"80% of success is just showing up to play the game."
Although remaining 20% determines who wins or where we may be placed among everyone who have shown up, first 80%. where 80% of the competition vanishes.
But, importance of hauling ourselves to show up to play, in the first place, can not be downplayed.
How often we see people with far less capabilities having all the success? We only feel envious at such people. This feeling of envy is directly proportional to how unprepared we were not to show up when these lesser mortals (as we thought, incorrectly, of them) went to on play and won.
80% importance is placed on showing up for a reason. It is much harder to motivate ourselves to get started than to maintain the momentum once started. We all know about inertia. The term inertia which once was limited to physics has now come to all areas. Organizational inertia, individual inertia etc. Object in motion continues to be in motion unless there is something to stop it. In ideal world, it continues perpetually.
Remaining 20% decides our success and to what extent we succeed. But, as we can recall from many of our experiences, we normally do an outstanding job of leaving no stone unturned in this 20% once we get started. We are motivated to do our best as soon as we pass 50% mark of 80%. Sheer momentum keeps us going.
Not motivating ourselves to show up has serious consequences. How often we have commented about someone else that they are not making best use of their potential. We have to be careful with passing such judgments because some people may not aspire for things that we think they should. But,when we find people who are plain lazy, complacent, full of negative energy, we are saddened to see such a great potential going down the drain.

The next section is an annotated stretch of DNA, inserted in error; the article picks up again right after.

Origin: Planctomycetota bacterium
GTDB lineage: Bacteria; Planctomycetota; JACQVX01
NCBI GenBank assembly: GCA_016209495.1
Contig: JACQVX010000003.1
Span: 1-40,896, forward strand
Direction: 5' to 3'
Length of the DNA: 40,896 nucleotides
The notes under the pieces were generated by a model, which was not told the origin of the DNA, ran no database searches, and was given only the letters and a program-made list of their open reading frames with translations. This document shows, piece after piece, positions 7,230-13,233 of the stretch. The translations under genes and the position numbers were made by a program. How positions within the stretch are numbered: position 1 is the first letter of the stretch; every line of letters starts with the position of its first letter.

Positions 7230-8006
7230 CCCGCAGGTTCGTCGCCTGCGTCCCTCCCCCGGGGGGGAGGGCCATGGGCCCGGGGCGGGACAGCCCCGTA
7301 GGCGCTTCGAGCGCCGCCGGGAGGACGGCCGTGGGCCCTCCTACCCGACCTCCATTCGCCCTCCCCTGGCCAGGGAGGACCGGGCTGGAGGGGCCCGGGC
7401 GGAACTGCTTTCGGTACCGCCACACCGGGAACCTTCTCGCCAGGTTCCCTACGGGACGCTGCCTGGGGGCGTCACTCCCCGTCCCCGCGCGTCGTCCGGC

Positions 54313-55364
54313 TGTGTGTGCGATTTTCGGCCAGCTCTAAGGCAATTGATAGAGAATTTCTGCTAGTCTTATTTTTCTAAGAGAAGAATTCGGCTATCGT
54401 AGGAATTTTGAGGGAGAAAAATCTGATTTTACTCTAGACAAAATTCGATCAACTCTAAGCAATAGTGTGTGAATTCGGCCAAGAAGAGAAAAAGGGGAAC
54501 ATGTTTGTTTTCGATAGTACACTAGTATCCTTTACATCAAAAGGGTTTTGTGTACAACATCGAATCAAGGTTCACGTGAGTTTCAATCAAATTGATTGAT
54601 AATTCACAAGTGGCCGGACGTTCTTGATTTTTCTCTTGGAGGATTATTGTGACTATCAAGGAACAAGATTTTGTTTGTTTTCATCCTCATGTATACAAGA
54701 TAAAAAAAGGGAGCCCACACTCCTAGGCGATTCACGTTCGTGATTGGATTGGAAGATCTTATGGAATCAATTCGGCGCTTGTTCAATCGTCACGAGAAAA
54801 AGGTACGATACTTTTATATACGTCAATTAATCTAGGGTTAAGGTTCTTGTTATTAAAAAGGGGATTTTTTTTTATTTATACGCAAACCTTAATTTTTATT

It is not easy to motivate ourselves to show up to play. This is especially hard after we have experienced some setbacks and disappointments. Those people are truly blessed who are able to pick themselves up over and over again as though nothing has happened. For normal people, some downtime is expected and it reasonable that we take some to recharge. But, spending rest of our life not trying anything just because we may fail is sheer wastage of God given potential.
"Past only bothers to the extent we have NOT learnt from it." "People who do not learn from the past are dammed to repeat it." Let's learn from our past experiences, do a thorough and honest post-mortem and move on.
As said before, it certainly is not easy to recover from a setback especially if it is a big one and has caused significant grief (financial or other). We have to walk when we can not run and we have to crawl when we can not even walk. One step at a time. Even if we have to take a break after every step, as long as we remember to take the next step, it's only a matter of time that we are cruising at our full capacity.
Taking next step in our endeavors amounts to doing the next logical task. When our mind is clouded by a recent defeat, determining what is the next step itself can be a big problem. Easiest thing to overcome such lethargy is to develop a habit of constantly asking 'what is next?'. David Allen's "Getting things done" is great book not only to improve productivity but also to get out of inertia. It's a great book and certainly recommend for reading over and over again.
Good luck in motivating to show up. Remember by just showing up you have eliminated the good chunk competition (i.e. all those who did not choose to show up). Now it is time to play our best game and leave the rest to God. If it is good, we will get it. If we don't get it, it was not meant to be.
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